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Coach Mack Brown Interview (7-7-20)

The Drive with Josh Graham / Josh Graham
The Truth Network Radio
July 7, 2020 5:46 pm

Coach Mack Brown Interview (7-7-20)

The Drive with Josh Graham / Josh Graham

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July 7, 2020 5:46 pm

Coach Mack Brown joins The Drive with Josh Graham to discuss coaching during COVID, to give an update on his Tar Heels, and more.

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Mac Brown and his staff, they've been on a recruiting tear of late.

And hopefully everybody wears a mask, we can control the coronavirus issue over the next month and change. So that way there's going to be a college football season right around the corner and we get to watch our next guest Tar Heels take the field. It is Mac Brown, of course, right here with us on Sports Hub Triad and let's start with recruiting. You know, being in South Carolina has been essential to your recruiting success and you've located a ton of talent where we are here in the Triad.

So give me a sense for how you've been able to successfully prioritize this state. Like, how many high school coaches do you know on a personal basis? Well, Josh, first you've got to be lucky enough to be in a state that has a lot of really good high school football players. And we not only have that but then we extend our footprint into South Carolina and Georgia, down to Atlanta and up through Virginia to D.C. and that's some of the most fertile football ground in the country for recruiting. So we start with our state and then we expand to our footprint. Secondly, you try to hire coaches that really know a lot of the coaches in the state that have recruited this state before and know this state and they're passionate about the state and the area. And when you look at our staff, all of them have experience in our footprint except maybe one or two guys. So that's really, really helped us. And then there's no doubt, to answer your question about high school coaches, so many of the coaches I knew before, I knew these current coaches' dads before, some of these guys were young assistants, some of them played in the state while I was coaching. So the previous relationship that I've had and the familiarity with this state and high school football here has made it a lot easier to reenter. Obviously, you worked in the media.

You're somebody who's tuned in to what's going on. So I'm interested in what you make about a couple of headlines. There are schools across the country that are saying they're not going to have on-campus classes this fall.

USC, for example, being one of those. But the Pac-12 still is planning as if there's going to be a football season and that it's going to start on schedule. Have recent headlines at all dampened your confidence that there's going to be a season?

Josh, they haven't. But all of us have to learn how to handle this stuff. You read every day on Twitter that you've got some NBA teams that are shutting down for a week or you've got pro baseball teams that aren't practicing right now or different people that have gotten sick.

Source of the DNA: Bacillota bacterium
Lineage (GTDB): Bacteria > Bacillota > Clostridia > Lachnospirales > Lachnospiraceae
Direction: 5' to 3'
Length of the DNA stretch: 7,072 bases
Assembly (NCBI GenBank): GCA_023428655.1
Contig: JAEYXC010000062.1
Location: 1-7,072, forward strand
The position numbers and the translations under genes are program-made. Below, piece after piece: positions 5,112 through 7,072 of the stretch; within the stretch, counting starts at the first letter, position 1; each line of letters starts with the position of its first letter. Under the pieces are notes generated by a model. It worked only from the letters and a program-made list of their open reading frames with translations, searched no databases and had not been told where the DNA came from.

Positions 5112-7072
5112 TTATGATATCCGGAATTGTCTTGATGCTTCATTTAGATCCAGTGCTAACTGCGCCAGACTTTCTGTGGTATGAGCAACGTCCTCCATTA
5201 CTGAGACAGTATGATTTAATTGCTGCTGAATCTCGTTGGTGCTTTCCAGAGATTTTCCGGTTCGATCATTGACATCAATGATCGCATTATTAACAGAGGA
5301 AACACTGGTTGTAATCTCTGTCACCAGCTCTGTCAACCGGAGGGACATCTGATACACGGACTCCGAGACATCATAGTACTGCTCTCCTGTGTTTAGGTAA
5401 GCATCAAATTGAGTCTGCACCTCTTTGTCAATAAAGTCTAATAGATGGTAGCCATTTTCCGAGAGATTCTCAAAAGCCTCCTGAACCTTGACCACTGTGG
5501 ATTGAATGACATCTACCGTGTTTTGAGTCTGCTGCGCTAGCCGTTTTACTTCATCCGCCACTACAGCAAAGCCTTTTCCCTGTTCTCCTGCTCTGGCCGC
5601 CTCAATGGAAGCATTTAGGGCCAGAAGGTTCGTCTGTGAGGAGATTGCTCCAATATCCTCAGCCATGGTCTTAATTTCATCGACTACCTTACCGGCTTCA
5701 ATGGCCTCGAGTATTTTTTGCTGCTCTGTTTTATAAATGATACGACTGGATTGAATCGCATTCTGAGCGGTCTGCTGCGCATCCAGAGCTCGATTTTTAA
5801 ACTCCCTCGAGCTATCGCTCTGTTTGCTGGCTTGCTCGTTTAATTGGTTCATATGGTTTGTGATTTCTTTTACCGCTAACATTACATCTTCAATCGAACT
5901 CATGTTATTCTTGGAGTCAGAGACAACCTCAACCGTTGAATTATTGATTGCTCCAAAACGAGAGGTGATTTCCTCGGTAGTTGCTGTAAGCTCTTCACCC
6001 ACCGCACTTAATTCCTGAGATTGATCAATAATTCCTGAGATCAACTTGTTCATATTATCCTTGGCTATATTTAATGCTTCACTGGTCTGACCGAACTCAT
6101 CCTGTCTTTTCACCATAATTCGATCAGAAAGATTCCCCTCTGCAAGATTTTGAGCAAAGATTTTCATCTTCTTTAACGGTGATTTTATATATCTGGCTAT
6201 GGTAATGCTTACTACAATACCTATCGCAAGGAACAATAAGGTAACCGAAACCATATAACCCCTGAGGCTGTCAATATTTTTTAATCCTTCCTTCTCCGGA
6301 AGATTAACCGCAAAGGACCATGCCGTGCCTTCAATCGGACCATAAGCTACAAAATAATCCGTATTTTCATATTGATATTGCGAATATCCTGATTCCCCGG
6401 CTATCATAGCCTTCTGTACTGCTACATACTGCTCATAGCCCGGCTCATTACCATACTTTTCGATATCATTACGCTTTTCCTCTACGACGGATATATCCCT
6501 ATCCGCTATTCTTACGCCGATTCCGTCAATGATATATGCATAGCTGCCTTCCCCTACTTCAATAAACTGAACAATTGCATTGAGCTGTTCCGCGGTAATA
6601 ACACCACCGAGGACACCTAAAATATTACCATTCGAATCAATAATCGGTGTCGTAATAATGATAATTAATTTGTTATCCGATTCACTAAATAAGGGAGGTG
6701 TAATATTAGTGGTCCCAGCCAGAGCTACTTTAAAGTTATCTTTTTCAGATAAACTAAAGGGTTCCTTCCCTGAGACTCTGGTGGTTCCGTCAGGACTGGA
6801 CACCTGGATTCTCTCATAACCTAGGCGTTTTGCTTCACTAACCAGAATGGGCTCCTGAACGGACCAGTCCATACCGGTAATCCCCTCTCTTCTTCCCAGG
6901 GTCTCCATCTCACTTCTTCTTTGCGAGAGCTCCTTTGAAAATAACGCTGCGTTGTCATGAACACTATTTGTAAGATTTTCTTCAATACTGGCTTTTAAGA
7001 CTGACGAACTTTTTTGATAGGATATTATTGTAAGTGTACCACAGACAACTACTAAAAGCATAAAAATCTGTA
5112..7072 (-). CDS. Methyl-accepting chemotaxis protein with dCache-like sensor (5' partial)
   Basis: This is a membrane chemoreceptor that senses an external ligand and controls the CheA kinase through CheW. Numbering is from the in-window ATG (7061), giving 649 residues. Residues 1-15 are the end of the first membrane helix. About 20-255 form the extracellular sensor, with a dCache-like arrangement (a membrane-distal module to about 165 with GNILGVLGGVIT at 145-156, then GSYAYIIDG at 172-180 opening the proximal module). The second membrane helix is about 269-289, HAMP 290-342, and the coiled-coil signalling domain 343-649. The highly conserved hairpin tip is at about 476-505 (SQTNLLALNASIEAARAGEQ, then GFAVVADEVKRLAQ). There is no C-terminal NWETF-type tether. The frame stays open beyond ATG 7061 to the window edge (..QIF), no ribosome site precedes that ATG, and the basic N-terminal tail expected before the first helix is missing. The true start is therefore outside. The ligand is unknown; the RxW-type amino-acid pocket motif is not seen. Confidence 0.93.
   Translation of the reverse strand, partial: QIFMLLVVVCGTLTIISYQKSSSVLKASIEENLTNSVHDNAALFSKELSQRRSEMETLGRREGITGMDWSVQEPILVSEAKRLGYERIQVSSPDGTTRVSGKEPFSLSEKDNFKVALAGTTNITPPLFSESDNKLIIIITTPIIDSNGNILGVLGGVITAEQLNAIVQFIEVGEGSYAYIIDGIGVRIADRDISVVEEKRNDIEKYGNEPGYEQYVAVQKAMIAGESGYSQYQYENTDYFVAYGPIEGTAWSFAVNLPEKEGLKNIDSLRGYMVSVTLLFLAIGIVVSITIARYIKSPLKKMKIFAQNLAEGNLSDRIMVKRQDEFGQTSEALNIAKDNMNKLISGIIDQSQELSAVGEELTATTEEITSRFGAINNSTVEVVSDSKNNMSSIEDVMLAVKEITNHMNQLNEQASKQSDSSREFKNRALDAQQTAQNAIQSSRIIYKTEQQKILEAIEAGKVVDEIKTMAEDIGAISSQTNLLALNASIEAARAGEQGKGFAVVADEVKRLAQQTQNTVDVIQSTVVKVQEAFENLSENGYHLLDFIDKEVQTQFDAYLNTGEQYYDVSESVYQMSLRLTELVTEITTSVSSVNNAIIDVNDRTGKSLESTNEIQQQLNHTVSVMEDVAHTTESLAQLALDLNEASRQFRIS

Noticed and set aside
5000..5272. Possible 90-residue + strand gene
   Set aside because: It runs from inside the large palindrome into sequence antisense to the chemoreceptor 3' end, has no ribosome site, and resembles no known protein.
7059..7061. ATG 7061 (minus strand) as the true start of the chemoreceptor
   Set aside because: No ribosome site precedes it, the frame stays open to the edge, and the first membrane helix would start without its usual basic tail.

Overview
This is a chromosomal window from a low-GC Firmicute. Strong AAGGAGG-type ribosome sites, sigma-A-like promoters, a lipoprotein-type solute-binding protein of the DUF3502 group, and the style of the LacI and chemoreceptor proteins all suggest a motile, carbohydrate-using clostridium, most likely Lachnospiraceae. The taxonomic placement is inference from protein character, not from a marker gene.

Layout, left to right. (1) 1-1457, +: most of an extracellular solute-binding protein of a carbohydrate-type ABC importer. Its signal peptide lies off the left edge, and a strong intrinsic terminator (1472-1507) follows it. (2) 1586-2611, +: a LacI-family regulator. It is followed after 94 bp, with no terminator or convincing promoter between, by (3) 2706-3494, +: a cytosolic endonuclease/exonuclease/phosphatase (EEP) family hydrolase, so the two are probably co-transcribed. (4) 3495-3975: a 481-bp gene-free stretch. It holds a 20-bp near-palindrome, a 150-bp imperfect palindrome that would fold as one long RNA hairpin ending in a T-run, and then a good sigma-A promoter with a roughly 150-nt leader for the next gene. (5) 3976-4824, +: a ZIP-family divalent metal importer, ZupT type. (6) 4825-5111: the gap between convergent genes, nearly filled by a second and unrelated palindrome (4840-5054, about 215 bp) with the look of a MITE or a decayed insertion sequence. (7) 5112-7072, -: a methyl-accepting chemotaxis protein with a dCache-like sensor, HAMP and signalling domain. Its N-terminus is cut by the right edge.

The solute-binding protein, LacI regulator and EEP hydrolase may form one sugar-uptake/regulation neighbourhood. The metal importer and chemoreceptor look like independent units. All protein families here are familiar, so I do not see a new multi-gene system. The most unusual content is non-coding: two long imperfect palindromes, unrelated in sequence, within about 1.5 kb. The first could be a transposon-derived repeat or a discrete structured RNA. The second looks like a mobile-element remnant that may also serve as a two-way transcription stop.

So this is real. And it's something that all of us have to manage. And one of the things that we all like to do is have answers.

And there's a lot of unanswered questions still to this virus, especially when it comes to sports, because we've never done it before. So we're having to make sure that our players are safe. We're all having to do different things and trying to make sure that it works. And when something doesn't work, you try something else.

And you're always leaning on the side of safety. Mac Brown with us here, Tar Heel Head football coach on Sports Hub Triad. I think Chris Fowler was the first person to suggest that ADs and behind the scenes people were looking at, is it plausible to potentially have a spring football season? And that, of course, would be a last resort option if it even came into play. Just thinking from a coach's perspective, though, what would be your primary concern or question about that concept of a spring season? Josh, really, what I've tried to do is stay in my lane and think about starting the season on time.

Because that's the only thing I've been told right now is a possibility. The second option people talked about was to move it back to October. Well, if that's the case, then when we find out we're not playing in the fall in August, then we start working on the next option. And then if they decide at some point they're not going to have football in the fall, then you go to spring. So I really haven't gotten that far yet because I'm preparing our team and our coaches like we're going to open up with Central Florida on that first Friday in September.

Yeah, and I can hear it in your voice. I mean, I don't think people realize how many people you're responsible for as a head coach of a major college football program. Because unlike the NFL, which is a 53-man roster, you're talking about 103 kids or 100 plus. You're talking about recruits. You're talking about a coaching staff, too. I mean, just give me a sense on a daily basis how many times you're having to assure or answer questions about coronavirus or something that's happening in the news. Well, Josh, if you think you've got 120 players on our team, and people will have from maybe 100 to 130, and then you've got their parents, you've got their high school coaches, and then you've got all of your staff and their families involved.